• 难度: 使用次数:25 入库时间:2017-06-16

    In ancient Egypt, the pharaoh(法老) treated the message runner like a prince when he arrived at the palace, if he brought good news. However, if the exhausted runner had the misfortune to bring the pharaoh unhappy news, his head was cut off.

        Shades of that spirit spread over today’s conversations. Once a friend and I packed up some peanut butter and sandwiches for an outing. As we walked light-heartedly out of the door, picnic basket in hand, a smiling neighbor looked up at the sky and said, “Oh boy, bad day for a picnic. The weatherman says it’s going to rain.” I wanted to strike him on the face with the peanut butter and sandwiches. Not for his stupid weather report, but for his smile.

        Several months ago I was racing to catch a bus. As I breathlessly put my handful of cash across the Greyhound counter, the sales agent said with a broad smile, “Oh, that bus left five minutes ago.” Dreams of head cutting!

        It’s not the news that makes someone angry. It’s the unsympathetic attitude with which it’s delivered(传送). Everyone must give bad news from time to time, and winning professionals do it with the proper attitude. A doctor advising a patient that she needs an operation does it in a caring way. A boss informing an employee he didn’t get the job takes on a sympathetic tone. Big winners knowwhen delivering any bad news, they should share the feeling of the receiver.

        Unfortunately, many people are not aware of this. When you’re tired from a long flight, has a hotel clerk cheerfully said that your room isn’t ready yetWhen you had your heart set on the toast beef, has your waiter merrily told you that he just served the last piece? It makes you as a traveler or diner want to land your fist right on their unsympathetic faces.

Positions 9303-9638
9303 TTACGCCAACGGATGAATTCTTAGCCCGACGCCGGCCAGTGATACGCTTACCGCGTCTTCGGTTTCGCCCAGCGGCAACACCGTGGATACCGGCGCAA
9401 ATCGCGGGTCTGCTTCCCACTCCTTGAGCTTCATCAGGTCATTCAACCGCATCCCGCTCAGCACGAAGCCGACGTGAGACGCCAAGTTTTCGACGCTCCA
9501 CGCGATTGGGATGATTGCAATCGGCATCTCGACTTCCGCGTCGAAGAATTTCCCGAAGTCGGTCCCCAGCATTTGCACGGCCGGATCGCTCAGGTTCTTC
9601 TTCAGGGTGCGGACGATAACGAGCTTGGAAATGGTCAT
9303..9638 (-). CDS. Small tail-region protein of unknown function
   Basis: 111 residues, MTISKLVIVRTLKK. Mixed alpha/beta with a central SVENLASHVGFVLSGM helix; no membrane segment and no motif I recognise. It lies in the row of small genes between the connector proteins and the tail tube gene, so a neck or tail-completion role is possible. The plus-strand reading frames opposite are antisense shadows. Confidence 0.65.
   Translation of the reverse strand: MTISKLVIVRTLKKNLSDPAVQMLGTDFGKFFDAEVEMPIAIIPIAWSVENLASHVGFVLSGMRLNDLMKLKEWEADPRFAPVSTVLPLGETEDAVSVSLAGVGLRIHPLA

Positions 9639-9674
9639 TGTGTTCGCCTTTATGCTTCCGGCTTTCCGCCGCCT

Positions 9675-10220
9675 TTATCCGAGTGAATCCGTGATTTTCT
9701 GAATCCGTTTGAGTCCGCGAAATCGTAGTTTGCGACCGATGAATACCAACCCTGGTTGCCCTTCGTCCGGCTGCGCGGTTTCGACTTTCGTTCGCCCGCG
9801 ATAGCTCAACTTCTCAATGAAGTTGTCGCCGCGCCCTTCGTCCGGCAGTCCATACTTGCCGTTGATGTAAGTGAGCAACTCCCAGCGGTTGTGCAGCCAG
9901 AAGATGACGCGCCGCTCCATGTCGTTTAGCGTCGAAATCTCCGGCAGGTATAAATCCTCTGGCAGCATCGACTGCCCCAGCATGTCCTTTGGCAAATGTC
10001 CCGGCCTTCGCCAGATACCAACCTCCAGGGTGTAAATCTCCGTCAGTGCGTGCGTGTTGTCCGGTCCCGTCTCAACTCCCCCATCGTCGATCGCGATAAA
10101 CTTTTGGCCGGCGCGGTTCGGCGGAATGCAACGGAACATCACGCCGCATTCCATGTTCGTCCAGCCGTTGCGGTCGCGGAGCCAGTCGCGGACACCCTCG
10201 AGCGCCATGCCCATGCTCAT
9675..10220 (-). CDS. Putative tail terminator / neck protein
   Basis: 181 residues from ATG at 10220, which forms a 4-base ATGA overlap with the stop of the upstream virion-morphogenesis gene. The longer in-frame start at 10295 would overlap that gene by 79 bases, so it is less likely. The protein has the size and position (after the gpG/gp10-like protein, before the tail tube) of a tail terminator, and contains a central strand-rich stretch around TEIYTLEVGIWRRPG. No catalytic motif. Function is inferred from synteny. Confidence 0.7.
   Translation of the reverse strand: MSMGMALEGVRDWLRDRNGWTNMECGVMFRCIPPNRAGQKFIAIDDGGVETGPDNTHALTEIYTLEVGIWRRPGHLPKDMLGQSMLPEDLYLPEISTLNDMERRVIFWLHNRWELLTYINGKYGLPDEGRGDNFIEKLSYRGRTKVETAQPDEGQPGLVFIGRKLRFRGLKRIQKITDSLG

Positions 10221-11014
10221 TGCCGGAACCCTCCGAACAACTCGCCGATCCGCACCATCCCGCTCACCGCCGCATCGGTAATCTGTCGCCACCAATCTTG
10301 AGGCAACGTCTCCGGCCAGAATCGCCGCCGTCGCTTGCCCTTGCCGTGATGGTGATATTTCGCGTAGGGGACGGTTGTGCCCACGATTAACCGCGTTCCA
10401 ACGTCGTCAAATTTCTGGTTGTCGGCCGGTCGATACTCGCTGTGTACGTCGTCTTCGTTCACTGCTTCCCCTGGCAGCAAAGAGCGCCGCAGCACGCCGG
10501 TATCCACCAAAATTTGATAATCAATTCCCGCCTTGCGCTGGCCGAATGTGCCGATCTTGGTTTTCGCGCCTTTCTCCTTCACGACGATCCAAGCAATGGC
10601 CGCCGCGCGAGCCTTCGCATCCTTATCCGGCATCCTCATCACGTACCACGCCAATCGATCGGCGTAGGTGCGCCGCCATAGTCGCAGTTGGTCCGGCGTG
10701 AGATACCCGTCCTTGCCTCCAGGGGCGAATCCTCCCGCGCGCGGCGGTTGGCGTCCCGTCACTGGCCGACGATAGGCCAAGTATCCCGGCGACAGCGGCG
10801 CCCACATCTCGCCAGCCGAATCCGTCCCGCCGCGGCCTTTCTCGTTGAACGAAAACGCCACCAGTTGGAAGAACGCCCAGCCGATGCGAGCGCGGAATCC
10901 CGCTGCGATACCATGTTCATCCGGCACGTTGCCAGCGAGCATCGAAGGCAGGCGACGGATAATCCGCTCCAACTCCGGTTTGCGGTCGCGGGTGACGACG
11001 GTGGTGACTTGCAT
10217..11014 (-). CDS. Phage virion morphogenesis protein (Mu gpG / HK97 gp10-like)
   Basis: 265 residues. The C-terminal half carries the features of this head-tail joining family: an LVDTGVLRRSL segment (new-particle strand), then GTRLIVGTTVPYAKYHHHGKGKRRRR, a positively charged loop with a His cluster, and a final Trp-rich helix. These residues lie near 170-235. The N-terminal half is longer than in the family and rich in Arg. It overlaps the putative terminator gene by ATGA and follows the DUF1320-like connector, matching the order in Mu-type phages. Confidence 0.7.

Had my neighbor told me of the upcoming rainstorm with sympathy, I would have appreciated his warning. Had the Greyhound salesclerk sympathetically informed me that my bus had already left, I probably would have said, “Oh, that’s all right. I’ll catch the next one.” Big winners, when they bear bad news, deliver bombs with the emotion the bombarded(被轰炸的)person is sure to have.

    26. In Paragraph 1, the writer tells the story of the pharaoh to________.

    A. make a comparison                                   B. describe a scene

    C. introduce a topic                         D. offer an argument

    27. In the writer’s opinion, his neighbor was________.

    A. not helpful      B. not considerate    C. friendly     D. warm-hearted

    28. From “Dreams of head-cutting!” (Paragraph 3), we learn that the writer________.

    A. was reminded of the cruel pharaoh

    B. was mad at the sales agent

    C. wished that the sales agent would have bad dreams

    D. dreamed of cutting the sales agent’s head that night

    29. Which of the following is true?

    A. The author really appreciated the neighbor’s warning.

    B. From the passage we know that it is the bad news that makes someone angry.

    C. If the runner brought to the pharaoh unhappy news, he would be treated like a prince.

    D. When we want to deliver any bad news, we should share the feeling of the receiver.

    30. What is the main idea of the text?

    A. Receiving bad news requires great courage.

    B. Helping others sincerely is the key to business success.

    C. Delivering bad news with sympathy is important in communication.

    D. Learning ancient traditions can be useful.

    答案

    CBBDC


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